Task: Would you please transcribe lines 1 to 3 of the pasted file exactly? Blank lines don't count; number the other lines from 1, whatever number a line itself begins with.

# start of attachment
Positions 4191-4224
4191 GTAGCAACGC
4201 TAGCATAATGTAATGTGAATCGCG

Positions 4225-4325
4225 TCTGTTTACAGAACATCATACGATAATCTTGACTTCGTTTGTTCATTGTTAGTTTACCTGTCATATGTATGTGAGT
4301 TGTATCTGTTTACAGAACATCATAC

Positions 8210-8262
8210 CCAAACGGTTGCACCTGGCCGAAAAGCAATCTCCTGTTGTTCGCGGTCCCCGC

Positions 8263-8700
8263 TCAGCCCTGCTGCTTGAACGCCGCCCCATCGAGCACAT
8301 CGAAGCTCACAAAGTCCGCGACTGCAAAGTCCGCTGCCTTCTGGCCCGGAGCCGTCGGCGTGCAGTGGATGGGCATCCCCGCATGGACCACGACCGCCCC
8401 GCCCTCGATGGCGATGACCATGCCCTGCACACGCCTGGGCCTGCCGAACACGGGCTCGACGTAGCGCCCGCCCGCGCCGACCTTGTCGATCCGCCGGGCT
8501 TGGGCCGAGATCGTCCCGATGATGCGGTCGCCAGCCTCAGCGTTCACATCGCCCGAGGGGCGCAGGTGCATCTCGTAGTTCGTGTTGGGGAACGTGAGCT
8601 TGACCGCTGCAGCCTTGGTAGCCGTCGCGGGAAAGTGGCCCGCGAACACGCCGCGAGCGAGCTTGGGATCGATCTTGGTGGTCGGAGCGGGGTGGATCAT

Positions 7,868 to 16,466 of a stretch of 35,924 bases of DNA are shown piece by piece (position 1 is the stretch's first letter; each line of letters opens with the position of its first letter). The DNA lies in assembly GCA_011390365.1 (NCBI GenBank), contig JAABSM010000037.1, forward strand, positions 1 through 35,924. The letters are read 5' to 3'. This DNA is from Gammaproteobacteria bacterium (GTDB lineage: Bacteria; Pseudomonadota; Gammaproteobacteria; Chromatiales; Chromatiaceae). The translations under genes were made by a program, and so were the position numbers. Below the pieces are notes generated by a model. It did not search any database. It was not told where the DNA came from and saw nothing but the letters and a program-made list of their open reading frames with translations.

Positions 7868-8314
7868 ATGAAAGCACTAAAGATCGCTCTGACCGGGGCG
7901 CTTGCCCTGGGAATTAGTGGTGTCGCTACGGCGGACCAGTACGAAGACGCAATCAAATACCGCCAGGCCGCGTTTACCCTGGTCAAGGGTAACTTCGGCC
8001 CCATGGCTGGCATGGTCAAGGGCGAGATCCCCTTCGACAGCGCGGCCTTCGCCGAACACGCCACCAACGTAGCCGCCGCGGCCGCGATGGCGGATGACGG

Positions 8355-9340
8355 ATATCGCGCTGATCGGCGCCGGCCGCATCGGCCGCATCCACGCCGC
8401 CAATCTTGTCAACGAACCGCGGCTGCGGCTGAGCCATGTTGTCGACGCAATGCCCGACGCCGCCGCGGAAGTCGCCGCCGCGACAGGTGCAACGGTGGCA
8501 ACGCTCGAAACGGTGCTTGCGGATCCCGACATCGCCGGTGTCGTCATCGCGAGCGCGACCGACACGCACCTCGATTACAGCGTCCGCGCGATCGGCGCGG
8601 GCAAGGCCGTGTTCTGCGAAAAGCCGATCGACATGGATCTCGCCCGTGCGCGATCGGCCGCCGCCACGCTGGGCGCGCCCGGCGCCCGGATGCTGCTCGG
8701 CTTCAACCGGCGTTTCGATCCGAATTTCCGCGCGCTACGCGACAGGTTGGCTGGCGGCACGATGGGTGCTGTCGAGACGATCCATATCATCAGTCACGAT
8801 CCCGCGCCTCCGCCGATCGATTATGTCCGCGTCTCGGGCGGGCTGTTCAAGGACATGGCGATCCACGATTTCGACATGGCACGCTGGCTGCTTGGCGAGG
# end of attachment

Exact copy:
Positions 4191-4224
4191 GTAGCAACGC
4201 TAGCATAATGTAATGTGAATCGCG